BLACK VOICES
05/13/2014 10:00 am ET Updated May 13, 2014

New Orleans Teachers And Students Wrestle With Racial Tension

JGI/Jamie Grill via Getty Images

Every year hundreds of young, idealistic recent college graduates flood into New Orleans to teach at the city’s public schools. But in a school system where the vast majority of students are African American, the mostly white influx of new teachers has brought complaints of racism and cultural insensitivity, and helped birth a new student-led protest movement.

African Americans are about 60 percent of New Orleans’ population (down from 67 percent before Hurricane Katrina) but make up 88 percent of the city’s public school system. White students are clustered at a handful of high-performing schools, and other ethnicities make up only small portions of the system, so most schools are almost entirely African American. Before Hurricane Katrina, most teachers were black women, mostly from New Orleans and often from the neighborhoods of the schools in which they worked.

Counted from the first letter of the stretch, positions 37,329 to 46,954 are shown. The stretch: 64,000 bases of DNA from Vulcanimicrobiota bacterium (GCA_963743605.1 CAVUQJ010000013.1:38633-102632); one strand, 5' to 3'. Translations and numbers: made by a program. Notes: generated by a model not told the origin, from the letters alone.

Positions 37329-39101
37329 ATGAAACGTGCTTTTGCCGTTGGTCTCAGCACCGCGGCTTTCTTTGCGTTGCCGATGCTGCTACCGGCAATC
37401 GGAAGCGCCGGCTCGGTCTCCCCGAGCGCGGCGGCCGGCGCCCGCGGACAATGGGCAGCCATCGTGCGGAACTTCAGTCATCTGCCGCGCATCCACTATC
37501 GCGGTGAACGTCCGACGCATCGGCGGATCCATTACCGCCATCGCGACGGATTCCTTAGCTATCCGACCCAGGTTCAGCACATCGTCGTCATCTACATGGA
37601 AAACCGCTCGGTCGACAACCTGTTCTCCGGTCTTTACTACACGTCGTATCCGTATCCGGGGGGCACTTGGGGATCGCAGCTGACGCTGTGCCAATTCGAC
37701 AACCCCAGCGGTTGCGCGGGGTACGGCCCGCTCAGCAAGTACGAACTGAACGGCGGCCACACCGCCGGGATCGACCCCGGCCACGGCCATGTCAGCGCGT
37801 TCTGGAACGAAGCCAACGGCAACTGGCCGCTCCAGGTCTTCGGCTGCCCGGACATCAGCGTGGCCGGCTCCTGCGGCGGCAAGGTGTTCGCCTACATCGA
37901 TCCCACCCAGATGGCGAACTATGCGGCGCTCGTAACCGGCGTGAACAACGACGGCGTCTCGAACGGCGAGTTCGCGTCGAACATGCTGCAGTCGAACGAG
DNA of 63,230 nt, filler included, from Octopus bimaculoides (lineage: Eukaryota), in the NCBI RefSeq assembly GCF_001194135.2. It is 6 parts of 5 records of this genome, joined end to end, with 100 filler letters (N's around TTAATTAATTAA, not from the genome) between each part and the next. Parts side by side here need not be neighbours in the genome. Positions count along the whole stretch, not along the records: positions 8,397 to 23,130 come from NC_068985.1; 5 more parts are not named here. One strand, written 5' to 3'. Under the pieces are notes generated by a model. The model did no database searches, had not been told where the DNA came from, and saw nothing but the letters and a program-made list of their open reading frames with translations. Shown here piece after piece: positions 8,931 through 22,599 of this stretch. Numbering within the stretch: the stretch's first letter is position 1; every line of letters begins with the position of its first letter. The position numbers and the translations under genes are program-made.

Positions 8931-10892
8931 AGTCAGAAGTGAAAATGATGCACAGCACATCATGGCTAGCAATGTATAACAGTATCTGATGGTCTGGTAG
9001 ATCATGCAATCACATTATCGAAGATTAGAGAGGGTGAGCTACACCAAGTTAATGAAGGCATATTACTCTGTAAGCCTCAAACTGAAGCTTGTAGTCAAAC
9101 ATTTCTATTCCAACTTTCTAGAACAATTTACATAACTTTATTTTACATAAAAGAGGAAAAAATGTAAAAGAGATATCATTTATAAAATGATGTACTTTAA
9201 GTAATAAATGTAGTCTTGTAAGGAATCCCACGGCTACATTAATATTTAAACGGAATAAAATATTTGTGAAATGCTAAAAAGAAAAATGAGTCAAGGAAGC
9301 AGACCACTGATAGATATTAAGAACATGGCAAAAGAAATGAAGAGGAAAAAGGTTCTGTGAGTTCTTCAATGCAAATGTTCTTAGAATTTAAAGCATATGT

Read more on The Root

Subscribe to the Black Voices email.
Stay plugged in with the stories on black life and culture.

CONVERSATIONS